Carly has also noticed that Kate has quite the cute brother, Phil (Taylor Kinney), from whose place on Southampton Beach they can observe Mark, who’s now secretly involved with much younger knockout Amber (Upton). One of the film’s more unseemly moments has the normally self-possessed Carly coming completely unglued and falling all over herself upon seeing the massively jiggling Amber jogging down the beach (in Bo Derek-like slow motion, no less). But she turns out to be a nice girl and, while less pissed than the older women about having been betrayed by Mark, she agreeably joins them in their plotting against a man who obviously doesn’t recognize something good when he’s got it. As Kate puts it in one of the script’s better lines, “I feel like she ups our group average.”
On the screenwriting downside, however, is the issue that a seducer as rampant as Mark has had to have behaved like this his whole life and certainly throughout his long marriage to Kate. But, except very briefly at the end, there’s no broaching this point, and even if Kate has been too blind to see it, it’s something a woman as wise to the ways of the world as Carly would have noticed. Worse, once the man gets his comeuppance, his reaction is embarrassingly babyish, that of a little boy who doesn’t get his way. Stack may have been trying to make a point about some modern men here, but the satisfaction of the women’s ultimate victory is undercut by how unbelievable and, worse, unfunny Mark’s excruciatingly prolonged reaction is.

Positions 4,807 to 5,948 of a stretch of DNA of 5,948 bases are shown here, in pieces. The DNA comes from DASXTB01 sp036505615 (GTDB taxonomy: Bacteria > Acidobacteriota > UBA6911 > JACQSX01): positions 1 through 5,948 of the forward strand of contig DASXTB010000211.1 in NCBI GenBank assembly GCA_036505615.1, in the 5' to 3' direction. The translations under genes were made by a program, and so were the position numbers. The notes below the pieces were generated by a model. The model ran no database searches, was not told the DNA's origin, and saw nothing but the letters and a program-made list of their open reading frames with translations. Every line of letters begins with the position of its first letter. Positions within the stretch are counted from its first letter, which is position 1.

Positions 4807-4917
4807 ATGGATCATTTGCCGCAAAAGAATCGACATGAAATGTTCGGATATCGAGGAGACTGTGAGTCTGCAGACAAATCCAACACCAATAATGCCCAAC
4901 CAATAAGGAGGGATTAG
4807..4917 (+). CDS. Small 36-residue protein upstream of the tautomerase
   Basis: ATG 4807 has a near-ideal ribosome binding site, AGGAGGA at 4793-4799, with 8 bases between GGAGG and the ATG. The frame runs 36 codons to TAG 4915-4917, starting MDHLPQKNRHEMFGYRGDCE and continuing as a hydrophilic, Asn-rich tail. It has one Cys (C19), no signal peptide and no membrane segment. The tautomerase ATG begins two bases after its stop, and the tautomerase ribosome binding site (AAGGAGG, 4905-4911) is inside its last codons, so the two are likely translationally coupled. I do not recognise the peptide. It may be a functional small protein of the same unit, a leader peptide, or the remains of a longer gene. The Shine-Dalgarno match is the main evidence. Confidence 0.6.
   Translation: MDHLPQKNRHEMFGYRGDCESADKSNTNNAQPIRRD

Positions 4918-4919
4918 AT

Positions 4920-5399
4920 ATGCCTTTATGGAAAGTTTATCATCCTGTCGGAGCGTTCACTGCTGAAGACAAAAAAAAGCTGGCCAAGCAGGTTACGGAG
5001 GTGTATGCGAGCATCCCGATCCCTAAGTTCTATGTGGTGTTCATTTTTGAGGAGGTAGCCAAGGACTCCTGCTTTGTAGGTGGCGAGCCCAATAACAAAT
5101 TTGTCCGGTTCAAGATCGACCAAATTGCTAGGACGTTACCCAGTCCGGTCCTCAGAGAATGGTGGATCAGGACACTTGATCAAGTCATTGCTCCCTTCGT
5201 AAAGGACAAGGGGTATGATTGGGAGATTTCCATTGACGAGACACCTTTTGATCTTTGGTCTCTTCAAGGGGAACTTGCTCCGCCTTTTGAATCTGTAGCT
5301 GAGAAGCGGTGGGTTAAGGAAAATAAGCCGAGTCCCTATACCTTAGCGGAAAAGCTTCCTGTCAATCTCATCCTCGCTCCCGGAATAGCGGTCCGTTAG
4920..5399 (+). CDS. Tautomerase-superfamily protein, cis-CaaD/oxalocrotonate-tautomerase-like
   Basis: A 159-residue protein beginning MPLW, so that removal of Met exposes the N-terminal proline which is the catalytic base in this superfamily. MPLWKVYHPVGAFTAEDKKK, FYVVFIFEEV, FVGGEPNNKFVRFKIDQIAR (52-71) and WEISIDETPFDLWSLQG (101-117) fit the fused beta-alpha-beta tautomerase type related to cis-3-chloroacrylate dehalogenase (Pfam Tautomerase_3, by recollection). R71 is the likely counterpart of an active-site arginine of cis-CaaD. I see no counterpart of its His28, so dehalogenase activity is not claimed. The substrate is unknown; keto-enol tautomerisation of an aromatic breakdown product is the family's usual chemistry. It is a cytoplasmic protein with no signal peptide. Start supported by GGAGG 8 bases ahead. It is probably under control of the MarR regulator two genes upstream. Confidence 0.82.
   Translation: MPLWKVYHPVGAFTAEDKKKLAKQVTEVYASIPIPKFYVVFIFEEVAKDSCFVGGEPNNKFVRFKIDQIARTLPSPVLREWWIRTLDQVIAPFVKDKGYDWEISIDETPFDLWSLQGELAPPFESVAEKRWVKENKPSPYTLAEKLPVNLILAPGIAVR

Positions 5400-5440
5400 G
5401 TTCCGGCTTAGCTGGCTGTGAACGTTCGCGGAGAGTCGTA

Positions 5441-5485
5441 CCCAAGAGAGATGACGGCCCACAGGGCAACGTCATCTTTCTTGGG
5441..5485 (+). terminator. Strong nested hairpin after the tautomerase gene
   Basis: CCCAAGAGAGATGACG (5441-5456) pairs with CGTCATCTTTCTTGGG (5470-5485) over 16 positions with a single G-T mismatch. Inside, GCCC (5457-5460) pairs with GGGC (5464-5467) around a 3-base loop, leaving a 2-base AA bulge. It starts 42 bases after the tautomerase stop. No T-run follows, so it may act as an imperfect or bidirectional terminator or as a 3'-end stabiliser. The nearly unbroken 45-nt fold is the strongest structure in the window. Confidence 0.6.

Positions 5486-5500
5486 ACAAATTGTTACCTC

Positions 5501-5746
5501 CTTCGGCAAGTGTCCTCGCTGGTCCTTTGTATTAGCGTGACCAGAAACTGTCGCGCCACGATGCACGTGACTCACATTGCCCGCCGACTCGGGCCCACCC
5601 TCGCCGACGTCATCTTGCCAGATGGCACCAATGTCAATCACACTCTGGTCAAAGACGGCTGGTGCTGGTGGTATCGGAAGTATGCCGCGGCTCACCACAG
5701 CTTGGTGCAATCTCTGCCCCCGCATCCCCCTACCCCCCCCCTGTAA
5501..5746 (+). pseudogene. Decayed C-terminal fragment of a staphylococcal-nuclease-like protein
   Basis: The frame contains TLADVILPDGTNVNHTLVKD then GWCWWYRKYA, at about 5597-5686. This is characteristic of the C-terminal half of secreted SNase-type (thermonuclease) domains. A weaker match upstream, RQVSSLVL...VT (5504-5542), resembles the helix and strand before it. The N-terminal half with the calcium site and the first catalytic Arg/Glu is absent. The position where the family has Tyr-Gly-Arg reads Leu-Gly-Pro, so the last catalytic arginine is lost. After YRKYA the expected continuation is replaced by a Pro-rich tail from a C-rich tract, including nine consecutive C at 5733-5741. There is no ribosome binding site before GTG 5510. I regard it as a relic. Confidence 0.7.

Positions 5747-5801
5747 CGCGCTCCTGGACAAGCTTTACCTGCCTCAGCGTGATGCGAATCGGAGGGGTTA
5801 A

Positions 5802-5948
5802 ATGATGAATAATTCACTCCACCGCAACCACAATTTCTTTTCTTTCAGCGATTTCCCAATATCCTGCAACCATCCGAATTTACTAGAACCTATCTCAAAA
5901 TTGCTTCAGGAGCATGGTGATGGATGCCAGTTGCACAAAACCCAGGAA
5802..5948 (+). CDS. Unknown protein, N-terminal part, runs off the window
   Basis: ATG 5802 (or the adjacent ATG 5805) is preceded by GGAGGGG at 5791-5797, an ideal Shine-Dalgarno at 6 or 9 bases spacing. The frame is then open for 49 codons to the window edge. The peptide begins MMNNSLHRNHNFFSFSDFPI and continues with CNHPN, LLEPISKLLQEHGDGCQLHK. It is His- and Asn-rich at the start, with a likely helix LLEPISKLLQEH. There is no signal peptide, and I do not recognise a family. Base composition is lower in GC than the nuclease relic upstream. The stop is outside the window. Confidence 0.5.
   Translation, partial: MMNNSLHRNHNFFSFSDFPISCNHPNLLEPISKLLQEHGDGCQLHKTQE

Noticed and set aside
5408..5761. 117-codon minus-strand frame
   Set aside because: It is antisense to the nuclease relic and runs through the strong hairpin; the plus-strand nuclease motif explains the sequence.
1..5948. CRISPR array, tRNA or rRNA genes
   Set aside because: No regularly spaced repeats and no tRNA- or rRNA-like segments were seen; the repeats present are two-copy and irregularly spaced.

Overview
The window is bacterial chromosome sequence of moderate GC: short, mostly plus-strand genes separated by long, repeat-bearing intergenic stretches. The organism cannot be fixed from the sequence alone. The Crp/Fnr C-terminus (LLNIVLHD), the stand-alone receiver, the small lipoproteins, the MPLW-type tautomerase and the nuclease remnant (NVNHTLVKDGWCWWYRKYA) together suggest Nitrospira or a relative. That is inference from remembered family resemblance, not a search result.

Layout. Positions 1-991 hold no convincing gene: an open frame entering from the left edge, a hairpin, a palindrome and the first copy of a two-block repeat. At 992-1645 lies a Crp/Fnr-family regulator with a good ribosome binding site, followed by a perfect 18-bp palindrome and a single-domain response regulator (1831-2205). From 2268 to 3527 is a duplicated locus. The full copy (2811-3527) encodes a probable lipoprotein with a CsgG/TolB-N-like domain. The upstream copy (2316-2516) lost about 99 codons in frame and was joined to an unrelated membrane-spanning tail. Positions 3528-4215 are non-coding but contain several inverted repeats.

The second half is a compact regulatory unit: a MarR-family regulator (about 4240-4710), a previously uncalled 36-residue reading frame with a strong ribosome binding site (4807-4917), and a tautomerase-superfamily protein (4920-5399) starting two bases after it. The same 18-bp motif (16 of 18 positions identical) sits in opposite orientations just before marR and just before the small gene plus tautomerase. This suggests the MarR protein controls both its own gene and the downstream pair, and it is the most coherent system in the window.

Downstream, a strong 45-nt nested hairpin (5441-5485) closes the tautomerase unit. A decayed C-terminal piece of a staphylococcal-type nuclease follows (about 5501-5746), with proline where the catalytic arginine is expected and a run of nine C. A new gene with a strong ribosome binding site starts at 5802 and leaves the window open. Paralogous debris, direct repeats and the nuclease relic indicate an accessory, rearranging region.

Just before this unsatisfactory climax, the film has already taken a nosedive with a series of scenes that are cued entirely to an unharmonious collection of musical snippets; there’s hardly any dialogue or dramatic development to this ungainly stretch of scenes as the group returns from the Bahamas to New York.
For the film’s humor to have gone over at all, which it does in spurts, Diaz and Mann had to be totally game and they are that, without question. Both grate at certain moments, but they’re funny and ingratiating too, certainly willing to look foolish in the knowledge that they’re playing for the winning team. Upton does what she’s called upon to do, look great in a bikini, and rarely has more than one line to speak at a time. Game of Thrones star Coster-Waldau has no trouble convincing us that he’s the sort of cad who can score whenever and wherever he wants, although the actor who may turn the most heads is Kinney (TV’s Chicago Fire) as the available brother. Don Johnson appears briefly as the fives-times-married father of Carly, to whom she unaccountably listens for romantic advice.
Production: LBI Entertainment
Cast: Cameron Diaz, Leslie Mann, Kate Upton, Nikolaj Coster-Waldau, Nicki Minaj, Taylor Kinney, Don Johnson, David Thornton, Victor Cruz
Director: Nick Cassavetes
Screenwriter: Melissa K. Stack
Producer: Julie Yorn
Executive producers: Donald J. Lee Jr., Chuck Pacheco
Director of photography: Robert Fraisse
Production designer: Dan Davis
Costume designer: Patricia Field, Paolo Nieddu
Editors: Alan Heim, Jim Flynn
Music: Aaron Zigman
Rated PG-13, 109 minutes